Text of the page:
for use in the Southwest with water/silt ? There are several experienced SW paddlers around…what’s the recommendation off the water ?
Works faster with heavy water.
NE paddler here with two
Green River trips…
With settling, cheesecloth and decanting into the filter it worked fine. MSR gravity filter.
Needed a gallon bottle for the reservoir for settling…
I heard the same, but …
… the person I heard about it from used a 5-gallon bucket for the settling reservoir. He’d set up the settling reservoir right away in camp, and let it settle all night. That way the water would become much clearer than you’d have time for otherwise. Then, there was a spigot installed near the base of the bucket so the filtration could be done without disturbing the bucket or the sediment layer at the bottom. I don’t know how far above the bottom of the bucket (to leave room for the sediment layer) the spigot should be installed. I suppose a person could install rings on the inside of the bucket to allow height adjustment of a siphon tube, and that way you could drain most of the clear water regardless of the thickness of the sediment layer.
we just did not need five gallons
I don’t think a spigot would have been needed. Of course some start with at least one 2.5 gallon water jug from Wally World that does have a spigot.
Time of course is your friend. We didnt need much time as we drew from slot canyons with quiet water and not the main flow of the river.
Yes, I put out that example because it could make sense to prepare that much water for filtering so that every person in a small group could get roughly a 1-gallon allowance for the day without needing to do anything more than once. It’s just an option for group travel that someone might not think of otherwise, though if traveling by kayak it would probably be necessary to use a collapsible water container instead of a bucket.
works faster with heavy water ?
but what make of gravity water filters n advice on that…I have a discount coming.
Look into using Alum to help settle your water. I’ve filtered on two Green River trips. First time, I just let the water settle overnight, then filtered. Second time, used Alum. With alum, the settling is much more complete and only takes an hour or two. Without, the water never really clarifies and pumping my filter was far more difficult each day.
You can find prior p-net threads and other internet sources with specifics on the use of alum to settle the silt out of water. You may also be able to find clearer water sources as KM did. But alum is cheap, small, easy to pack and great insurance if you don’t find those clear sources.
Yukon River silt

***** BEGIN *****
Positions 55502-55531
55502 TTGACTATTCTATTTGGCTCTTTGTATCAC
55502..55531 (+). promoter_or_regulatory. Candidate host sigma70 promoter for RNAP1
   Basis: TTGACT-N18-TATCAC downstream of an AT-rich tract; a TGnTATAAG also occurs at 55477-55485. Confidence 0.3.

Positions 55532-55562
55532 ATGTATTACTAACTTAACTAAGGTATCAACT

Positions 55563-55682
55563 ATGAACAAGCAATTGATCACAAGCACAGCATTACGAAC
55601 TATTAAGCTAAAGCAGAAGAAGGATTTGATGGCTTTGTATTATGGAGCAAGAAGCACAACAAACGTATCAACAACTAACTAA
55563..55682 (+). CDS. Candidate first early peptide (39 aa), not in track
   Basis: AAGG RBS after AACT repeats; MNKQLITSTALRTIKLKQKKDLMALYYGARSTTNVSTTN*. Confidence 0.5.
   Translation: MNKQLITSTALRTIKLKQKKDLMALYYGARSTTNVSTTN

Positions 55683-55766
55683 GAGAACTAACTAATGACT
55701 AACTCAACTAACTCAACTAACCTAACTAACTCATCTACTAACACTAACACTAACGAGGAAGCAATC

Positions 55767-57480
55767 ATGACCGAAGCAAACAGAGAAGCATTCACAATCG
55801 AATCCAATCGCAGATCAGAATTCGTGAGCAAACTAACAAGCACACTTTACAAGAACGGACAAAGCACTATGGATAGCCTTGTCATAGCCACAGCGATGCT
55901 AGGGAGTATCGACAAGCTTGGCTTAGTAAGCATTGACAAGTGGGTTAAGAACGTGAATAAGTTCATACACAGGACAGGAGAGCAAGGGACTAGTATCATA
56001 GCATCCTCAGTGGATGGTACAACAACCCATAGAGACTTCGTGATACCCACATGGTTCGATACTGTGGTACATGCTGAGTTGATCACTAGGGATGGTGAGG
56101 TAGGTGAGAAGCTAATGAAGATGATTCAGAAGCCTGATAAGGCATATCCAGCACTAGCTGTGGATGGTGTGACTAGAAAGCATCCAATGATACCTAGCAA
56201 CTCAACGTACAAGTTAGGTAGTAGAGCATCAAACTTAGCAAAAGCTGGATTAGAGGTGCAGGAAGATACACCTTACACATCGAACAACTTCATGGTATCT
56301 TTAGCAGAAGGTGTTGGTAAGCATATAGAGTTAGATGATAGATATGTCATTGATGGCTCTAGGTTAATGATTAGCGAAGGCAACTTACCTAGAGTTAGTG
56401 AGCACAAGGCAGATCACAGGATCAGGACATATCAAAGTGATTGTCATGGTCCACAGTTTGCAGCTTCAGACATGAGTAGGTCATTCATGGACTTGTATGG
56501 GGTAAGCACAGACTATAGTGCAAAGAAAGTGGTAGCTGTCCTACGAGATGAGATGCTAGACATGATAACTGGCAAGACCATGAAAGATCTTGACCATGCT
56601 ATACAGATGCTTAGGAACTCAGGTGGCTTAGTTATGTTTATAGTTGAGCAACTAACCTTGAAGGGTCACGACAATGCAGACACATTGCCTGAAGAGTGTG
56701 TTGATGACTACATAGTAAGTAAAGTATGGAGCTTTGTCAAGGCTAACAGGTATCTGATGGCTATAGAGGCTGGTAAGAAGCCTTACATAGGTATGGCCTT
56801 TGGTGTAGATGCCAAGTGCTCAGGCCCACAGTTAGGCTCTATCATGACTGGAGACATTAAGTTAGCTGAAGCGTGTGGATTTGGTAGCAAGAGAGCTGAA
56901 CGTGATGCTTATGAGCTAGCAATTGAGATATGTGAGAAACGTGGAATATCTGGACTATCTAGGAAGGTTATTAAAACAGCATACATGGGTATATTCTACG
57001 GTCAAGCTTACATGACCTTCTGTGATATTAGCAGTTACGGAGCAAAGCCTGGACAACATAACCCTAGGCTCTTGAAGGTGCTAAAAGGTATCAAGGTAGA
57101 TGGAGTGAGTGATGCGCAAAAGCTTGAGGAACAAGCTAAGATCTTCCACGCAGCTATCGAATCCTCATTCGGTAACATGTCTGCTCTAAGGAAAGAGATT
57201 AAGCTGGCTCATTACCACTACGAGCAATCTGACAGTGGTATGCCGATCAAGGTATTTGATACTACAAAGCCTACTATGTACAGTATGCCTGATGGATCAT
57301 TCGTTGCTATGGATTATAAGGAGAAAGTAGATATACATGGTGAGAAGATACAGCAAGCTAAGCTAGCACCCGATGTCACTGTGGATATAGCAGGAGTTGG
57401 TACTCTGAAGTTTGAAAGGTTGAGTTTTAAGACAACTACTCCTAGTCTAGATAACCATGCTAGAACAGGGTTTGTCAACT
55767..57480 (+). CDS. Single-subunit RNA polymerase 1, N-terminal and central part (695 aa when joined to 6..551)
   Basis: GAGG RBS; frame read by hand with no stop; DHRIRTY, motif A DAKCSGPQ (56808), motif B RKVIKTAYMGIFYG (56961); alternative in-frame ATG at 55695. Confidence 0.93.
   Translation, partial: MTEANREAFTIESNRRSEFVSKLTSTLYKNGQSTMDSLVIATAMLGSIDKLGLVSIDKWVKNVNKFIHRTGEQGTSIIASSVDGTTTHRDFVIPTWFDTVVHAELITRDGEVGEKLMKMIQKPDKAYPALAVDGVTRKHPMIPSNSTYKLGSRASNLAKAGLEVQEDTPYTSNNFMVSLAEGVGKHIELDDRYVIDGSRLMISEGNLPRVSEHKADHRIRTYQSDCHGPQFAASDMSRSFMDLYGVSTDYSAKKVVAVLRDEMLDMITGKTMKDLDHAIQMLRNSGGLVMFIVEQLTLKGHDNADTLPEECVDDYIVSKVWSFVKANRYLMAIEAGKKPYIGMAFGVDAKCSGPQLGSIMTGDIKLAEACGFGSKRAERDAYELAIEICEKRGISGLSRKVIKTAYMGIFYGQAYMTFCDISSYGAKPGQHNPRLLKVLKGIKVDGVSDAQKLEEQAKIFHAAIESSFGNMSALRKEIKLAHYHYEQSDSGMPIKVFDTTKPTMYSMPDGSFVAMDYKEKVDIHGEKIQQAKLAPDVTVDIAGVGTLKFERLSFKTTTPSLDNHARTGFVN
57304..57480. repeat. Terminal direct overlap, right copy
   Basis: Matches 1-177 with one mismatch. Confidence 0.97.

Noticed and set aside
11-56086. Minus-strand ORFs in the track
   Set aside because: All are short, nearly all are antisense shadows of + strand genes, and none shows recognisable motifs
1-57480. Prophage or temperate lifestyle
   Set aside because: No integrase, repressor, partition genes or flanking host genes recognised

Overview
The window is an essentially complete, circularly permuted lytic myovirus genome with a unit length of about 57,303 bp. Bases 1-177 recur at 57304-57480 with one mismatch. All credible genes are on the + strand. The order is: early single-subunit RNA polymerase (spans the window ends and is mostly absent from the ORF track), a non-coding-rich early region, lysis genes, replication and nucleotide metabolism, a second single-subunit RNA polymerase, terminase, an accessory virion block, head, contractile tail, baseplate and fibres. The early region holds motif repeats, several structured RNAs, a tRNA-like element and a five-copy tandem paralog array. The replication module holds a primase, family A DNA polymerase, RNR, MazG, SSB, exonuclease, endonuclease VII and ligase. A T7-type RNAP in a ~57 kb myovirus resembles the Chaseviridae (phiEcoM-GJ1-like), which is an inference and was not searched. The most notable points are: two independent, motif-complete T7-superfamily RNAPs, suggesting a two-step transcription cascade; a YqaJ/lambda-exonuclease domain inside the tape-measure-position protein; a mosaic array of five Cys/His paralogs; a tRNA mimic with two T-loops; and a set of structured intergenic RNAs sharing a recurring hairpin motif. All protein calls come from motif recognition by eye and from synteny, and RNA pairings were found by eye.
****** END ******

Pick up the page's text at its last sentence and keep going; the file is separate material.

The Yukon river from Whitehorse is beautifully blue and clear, until 85 miles later it is joined by the Teslin River. After the Teslin the silt is so thick that you can't see even a millimeter through it, and it only gets worse further downstream after other silt laden rivers enter. So much that it creates a radio-static-like hissing sound, as if sanding the bottom of the canoe.
During the 1000 mile canoe races in 2009 and 2011, with my voyageur team we used a product by Pur Reliance that both settled the silt and disinfected the water. It tasted terrible, but we had a good supply of clean water each day.
I did bring Alum as a backup to the Yukon, bud did not have to use it. But since 2011, I cannot find a US source that still has the Pur chemical packet available. I received no answer from the company either. Next race I will have to resort to using Alum and some other source of disinfectant.
Water filter worked on the Yukon
the same one referred to earlier. After the White we decanted from side canyons due to silt load in the Yukon
Bottom line is that some gravity filters will handle a certain level of silt and others are problematic
During the Y1K race you don’t have the luxury of using valuable time to stop at small clean water streams entering the Yukon. You only stop at a random gravel shoal as you reach the end of 18 hours of race paddling, for your mandated 6 hours of “rest” time off the water. Gather thick silty water in a 5 gallon bucket and treat with deflocculant and disinfect while we sleep.
However one time when we were lucky enough to happen to stop for a rare quick bio break next to a nice clear stream, one of my crew noticed a flake of gold in her water bottle. I immediately marked that spot on the GPS for later reference :-).
or centrifugal force
they’re not infallible
For example, they don’t handle dogs chewing on them as well as a traditional filter does.
Thank goodness for tent patches.
We used two 6 gal collapisble
buckets on the Green.
Each night among the first things done was to floculate the water with alum. One bucket reserved for filtering drinking water, the other for dipping water out for bird baths. Two small plastic bottles with their tops cut off help with the bathing bucket. One of the cut off top bottles had holes punctured in the bottom to make shower like dispensing. If you do all your soaping out of the bucket, the bathing bucket could be used to filter drinking water, but did not become necessary for us.
Worked great for our group of 5.
Platypus Gravity filters is what we used. It worked great. Settling out the water prevented any clogging problems.
top the katydyn
with a pocket centrifuge for silt and salt.
line forms to the left please nooooo pushing,…
pickle your tummy ? what are the alum downsides ?